How is your Medicine Cabinet Contributing to the Opioid Crisis?

October 08, 2018
opioid crisis

Help fight the Opioid Crisis by participating in the DEA’s Take Back Day

According to the 2016 National Survey on Drug Use and Health, 6.2 million Americans abuse controlled prescription drugs.  Today more of the ways that substance abuse begins are understood. Rarely is it as simple as a stranger offering an individual a pill in the park. Instead, it is about access and the subtle ways that drug abuse can insinuate itself into ordinary people’s lives, starting in the home medicine cabinet.

Did you know?

  1. Approximately one third of US adults have not purged the contents of their medicine cabinets in at least a year. Some leftover drugs are especially harmful, including frequently prescribed painkillers like OxyContin, Percocet, and Vicodin.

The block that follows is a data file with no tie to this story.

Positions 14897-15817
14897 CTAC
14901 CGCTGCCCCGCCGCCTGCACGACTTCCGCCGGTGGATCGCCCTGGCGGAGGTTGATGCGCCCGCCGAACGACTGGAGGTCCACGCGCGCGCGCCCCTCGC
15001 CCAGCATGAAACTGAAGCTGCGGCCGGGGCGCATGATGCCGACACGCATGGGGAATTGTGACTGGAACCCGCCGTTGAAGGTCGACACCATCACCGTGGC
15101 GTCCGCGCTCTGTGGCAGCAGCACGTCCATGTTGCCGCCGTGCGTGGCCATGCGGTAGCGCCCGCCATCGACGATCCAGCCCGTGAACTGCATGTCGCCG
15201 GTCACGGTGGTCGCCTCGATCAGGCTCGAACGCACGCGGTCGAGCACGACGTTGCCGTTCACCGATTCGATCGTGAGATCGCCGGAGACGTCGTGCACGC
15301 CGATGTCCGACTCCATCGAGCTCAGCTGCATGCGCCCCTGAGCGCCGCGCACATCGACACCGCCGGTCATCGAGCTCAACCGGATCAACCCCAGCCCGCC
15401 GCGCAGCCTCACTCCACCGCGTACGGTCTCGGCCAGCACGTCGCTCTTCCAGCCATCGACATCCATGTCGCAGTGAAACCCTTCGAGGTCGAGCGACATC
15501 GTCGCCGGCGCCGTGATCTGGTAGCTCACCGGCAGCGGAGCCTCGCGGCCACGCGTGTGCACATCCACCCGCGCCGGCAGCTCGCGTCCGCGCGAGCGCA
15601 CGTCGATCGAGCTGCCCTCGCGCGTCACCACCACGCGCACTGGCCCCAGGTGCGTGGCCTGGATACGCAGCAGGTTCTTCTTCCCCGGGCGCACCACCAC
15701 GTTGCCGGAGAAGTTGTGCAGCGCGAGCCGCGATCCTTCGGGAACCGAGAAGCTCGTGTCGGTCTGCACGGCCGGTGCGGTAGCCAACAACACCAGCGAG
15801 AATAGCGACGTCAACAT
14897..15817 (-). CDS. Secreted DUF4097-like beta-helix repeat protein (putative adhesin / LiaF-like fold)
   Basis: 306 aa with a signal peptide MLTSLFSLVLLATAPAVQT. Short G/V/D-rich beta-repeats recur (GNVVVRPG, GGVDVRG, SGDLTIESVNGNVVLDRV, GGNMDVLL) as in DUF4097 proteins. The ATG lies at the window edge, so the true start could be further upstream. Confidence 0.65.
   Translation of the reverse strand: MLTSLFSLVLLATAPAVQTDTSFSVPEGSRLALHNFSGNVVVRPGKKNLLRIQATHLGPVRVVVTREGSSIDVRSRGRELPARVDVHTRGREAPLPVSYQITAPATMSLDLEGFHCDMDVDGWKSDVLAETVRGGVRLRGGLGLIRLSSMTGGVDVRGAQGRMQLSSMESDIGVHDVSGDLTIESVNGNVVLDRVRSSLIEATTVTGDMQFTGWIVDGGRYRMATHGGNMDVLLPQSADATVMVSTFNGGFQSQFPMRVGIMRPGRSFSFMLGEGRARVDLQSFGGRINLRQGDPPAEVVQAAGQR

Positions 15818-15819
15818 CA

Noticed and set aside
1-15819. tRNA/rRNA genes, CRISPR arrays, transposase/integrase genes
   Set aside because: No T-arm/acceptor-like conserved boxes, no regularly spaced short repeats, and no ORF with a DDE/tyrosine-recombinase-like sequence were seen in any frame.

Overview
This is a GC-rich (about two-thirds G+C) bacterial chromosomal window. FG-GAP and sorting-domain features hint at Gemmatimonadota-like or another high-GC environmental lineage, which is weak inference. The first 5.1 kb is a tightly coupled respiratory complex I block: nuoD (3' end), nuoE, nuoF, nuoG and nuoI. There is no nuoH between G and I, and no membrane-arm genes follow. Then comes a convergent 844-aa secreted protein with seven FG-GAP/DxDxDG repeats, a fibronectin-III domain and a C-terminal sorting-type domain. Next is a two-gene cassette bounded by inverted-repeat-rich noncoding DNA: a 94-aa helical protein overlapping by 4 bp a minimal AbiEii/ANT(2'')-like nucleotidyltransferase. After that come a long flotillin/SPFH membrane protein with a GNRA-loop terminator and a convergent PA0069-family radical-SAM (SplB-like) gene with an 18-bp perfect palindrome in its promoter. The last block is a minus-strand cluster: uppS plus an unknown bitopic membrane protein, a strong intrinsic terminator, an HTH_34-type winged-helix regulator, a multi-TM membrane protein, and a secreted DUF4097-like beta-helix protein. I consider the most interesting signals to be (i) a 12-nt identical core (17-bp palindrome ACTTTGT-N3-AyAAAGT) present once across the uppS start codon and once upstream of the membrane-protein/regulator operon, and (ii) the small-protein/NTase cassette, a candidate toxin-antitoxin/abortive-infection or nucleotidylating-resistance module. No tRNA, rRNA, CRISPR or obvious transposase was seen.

2. Most adults who had been prescribed an opioid recently are keeping leftover drugs for future use for themselves, or for sharing with a friend or family member to manage pain.
  3. Adults have also reported not knowing what to do with leftover opioid medications.
  4. The National Prescription Drug Take Back Day addresses this public safety and public health issue. Local law enforcement and community partners offer thousands of take-back sites nationwide to collect unwanted medicines a few times each year as a way to minimize access to prescription drugs.  The next Take Back Day is on October 27, 2018 from 10:00 AM to 2:00 PM.  Go to: the DEA Take Back Day site to locate a collection site in your community.
  5. If you want to safely dispose of prescription drugs before the next Take Back Day, click here to locate a year-round authorized collector in your area.

For additional resources on addressing substance abuse issues, you can contact your Employee Assistance Program (EAP). If you or a family member is dealing with the difficulties of addiction, certified substance abuse counselors can help provide assistance and information regarding treatment, recovery and counseling.

Contributed by: Megan Campbell, LICSW